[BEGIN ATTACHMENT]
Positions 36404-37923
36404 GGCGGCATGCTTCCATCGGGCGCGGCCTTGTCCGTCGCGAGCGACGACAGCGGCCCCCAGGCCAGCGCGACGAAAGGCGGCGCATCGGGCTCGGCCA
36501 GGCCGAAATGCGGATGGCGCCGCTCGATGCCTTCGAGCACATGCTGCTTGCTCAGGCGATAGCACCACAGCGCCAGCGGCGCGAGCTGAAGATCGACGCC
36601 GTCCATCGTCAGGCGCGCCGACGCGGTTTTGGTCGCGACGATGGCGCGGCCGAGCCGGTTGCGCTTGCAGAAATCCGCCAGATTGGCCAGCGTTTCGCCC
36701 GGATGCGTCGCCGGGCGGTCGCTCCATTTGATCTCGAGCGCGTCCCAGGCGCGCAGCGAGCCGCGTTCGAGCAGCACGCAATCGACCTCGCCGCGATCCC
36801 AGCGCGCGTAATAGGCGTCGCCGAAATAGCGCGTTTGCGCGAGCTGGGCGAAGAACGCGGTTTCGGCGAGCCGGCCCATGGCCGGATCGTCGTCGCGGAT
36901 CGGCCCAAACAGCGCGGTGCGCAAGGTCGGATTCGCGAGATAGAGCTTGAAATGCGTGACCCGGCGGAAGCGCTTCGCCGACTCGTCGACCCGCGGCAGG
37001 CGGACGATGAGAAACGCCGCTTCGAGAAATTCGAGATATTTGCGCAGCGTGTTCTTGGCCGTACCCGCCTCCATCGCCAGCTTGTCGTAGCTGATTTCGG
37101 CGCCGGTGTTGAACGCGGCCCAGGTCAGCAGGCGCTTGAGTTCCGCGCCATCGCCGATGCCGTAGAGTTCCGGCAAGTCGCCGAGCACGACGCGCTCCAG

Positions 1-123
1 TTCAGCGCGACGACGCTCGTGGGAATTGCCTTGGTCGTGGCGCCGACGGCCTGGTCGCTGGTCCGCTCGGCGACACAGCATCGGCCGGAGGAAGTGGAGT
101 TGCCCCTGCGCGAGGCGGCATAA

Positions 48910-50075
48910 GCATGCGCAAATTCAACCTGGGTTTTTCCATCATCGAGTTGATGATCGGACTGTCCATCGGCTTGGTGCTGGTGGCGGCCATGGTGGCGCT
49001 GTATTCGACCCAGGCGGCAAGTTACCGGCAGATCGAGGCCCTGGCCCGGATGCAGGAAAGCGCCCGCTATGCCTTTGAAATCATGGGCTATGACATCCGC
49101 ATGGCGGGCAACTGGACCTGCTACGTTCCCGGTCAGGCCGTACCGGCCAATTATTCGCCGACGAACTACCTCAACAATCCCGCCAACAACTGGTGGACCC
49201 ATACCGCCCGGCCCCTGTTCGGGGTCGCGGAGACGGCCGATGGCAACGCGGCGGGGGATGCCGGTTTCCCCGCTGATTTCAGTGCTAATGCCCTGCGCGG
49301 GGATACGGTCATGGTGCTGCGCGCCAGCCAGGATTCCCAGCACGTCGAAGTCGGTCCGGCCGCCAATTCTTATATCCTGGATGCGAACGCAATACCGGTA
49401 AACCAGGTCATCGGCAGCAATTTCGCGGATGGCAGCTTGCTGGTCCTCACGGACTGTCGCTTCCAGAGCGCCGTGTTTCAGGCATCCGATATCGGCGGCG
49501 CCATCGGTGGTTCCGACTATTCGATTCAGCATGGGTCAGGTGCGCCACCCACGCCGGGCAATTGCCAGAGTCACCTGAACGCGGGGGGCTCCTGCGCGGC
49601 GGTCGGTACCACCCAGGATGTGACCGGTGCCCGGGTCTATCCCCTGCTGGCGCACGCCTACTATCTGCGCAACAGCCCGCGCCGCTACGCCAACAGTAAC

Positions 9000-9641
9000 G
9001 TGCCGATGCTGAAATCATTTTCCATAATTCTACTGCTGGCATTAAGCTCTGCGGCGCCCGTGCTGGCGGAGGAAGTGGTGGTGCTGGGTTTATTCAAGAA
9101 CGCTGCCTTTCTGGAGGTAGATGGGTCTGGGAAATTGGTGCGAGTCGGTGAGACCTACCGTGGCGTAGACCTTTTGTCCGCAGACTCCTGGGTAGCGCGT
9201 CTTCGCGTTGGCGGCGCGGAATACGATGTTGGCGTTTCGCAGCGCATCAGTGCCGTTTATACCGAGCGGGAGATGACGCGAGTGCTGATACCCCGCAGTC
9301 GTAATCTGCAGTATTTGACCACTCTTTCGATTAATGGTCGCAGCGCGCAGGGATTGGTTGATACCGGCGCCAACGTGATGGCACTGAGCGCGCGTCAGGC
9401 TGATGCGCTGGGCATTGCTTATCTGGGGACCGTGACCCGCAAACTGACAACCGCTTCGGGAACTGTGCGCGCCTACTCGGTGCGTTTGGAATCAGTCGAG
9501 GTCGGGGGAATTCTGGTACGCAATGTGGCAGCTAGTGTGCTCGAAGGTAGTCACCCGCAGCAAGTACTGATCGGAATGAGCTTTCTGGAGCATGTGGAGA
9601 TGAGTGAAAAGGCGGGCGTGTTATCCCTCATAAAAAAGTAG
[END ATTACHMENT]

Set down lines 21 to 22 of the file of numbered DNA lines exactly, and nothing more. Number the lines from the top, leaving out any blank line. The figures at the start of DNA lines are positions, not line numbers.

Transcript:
49601 GGTCGGTACCACCCAGGATGTGACCGGTGCCCGGGTCTATCCCCTGCTGGCGCACGCCTACTATCTGCGCAACAGCCCGCGCCGCTACGCCAACAGTAAC

Positions 9000-9641